Recycling pilot project comes to Queen's

University District

Every year, Queen’s manages 13 metric tonnes of polystyrene materials and 1.1 million coffee cups. These are now recyclable.
Every year, Queen’s manages 13 metric tonnes of polystyrene materials and 1.1 million coffee cups. These are now recyclable.
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Alyssa Chin said although she wants to be environmentally friendly, her recycling habits are very limited on Queen’s campus.

“I feel the only places I’ve ever really seen a recycling bin is … in the food area of Mac-Corry and Lazy [Scholar],” Chin, ArtSci ’12, said. “I find it hard to even try to recycle on campus.”

As a citizen of Toronto and an off-campus employee, Chin said she’s used to having adequate access to recycling bins. Queen’s, she said, needs to catch up.

Chin takes the bus to work and said she’s noticed the bus stop where she gets on has a large bin with separate compartments for recycling.

“Maybe Queen’s is shifting to that, but they are behind the times,” she said.

Recycling on campus will now expand to include the 1.1 million coffee cups and 13 metric tonnes of polystyrene previously sent to landfills each year.

The initiative was launched Oct. 1. Materials including coffee cups, lids and Styrofoam can now be put in bins designated on campus for cans, glass and plastics.

Materials like food wrappers, food-stained cardboard and detergent or chemical containers cannot be recycled.

Adam DiSimine, AMS commissioner of the environment and sustainability, said the waste management situation at Queen’s isn’t perfect yet.

“There is room for improvement. There’s an unfortunate situation where, if there’s ever cross-contamination, then recycling becomes a little impossible,” DiSimine, ArtSci ’11, said. “Working to address that issue would probably be the next step.”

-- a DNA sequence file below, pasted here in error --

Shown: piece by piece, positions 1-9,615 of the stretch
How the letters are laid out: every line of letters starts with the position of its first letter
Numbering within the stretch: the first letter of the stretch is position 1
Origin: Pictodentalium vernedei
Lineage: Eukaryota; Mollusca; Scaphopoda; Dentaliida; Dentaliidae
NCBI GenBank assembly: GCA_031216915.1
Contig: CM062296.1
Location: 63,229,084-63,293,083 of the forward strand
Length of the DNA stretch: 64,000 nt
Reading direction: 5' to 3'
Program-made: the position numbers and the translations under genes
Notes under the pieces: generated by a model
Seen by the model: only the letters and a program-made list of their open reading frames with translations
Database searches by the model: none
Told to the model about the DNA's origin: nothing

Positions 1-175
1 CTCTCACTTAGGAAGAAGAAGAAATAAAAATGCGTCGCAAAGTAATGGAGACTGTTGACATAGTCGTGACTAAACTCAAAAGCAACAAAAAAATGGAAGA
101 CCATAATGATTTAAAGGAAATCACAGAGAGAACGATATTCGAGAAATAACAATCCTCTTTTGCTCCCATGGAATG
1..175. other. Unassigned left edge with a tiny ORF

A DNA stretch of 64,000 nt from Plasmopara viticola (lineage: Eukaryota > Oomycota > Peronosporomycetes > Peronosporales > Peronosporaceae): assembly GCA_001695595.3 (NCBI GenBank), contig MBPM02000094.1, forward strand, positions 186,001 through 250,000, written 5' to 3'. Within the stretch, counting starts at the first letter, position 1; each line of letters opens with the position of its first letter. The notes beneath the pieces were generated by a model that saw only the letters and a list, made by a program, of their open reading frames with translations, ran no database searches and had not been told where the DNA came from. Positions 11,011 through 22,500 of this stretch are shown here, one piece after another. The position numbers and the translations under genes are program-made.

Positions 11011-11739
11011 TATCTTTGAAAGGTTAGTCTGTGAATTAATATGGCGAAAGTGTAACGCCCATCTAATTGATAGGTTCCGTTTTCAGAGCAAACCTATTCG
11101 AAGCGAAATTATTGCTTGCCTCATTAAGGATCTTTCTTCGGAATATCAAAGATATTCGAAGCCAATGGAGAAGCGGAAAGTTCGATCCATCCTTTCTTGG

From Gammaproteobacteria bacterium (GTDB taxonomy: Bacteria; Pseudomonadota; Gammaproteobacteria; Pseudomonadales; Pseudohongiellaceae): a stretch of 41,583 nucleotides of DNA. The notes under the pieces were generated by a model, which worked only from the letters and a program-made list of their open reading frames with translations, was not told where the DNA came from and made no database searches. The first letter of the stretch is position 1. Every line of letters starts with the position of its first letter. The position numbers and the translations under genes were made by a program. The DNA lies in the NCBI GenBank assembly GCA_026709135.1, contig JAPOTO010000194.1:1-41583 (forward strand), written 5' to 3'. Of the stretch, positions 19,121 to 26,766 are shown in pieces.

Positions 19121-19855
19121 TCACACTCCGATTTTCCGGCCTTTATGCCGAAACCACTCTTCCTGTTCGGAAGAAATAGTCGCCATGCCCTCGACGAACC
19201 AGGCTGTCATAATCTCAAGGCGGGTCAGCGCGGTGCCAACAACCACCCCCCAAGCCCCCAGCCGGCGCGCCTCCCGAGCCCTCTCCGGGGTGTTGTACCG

Recycling is easy, but it’s a matter of making it accessible for students, DiSimine said.

“People are going to be less likely to recycle if they have to walk to three different buildings,” he said. “Our job should be to make recycling as easy as possible for them, and to really encourage them to do it.”

Llynwen Osborne, waste coordinator at Physical Plant Services, told the Journal via email that the new initiative has been introduced to offer another waste diversion opportunity for the University.

An increase has been applied to the Queen’s recycling fees, but Osborne said she can’t release any numbers.

“It’s hoped that campus users who aren’t using reusable mugs will consider recycling one-time use or to-go coffee cups that they’re purchasing from campus food retail vendors rather than adding them to the waste stream,” she said.

On-campus vendor Tim Horton’s will give a 10-cent discount on their beverages served in travel containers.

The program is reliant on cooperation from students and other campus users, Osborne said.

“If everyone takes a moment to think about what the appropriate stream is for an item and then disposes of it or recycles it accordingly, then the diversion programs work,” she said.

Osborne said individuals as well as student groups, like the AMS, the Society of Graduate and Professional Students and Main Campus Residence Council, have been involved in the planning stages in the past year.

“I’m hoping to collaborate with these students about ways to reach out to the student population,” she said.

Osborne said Physical Plant Services is always investigating new diversion options.

“One area of opportunity we’re currently exploring is expanding our organics diversion program to include some staff lounge areas and front-of-house retail food spaces,” she said.

— With files from Savoula Stylianou

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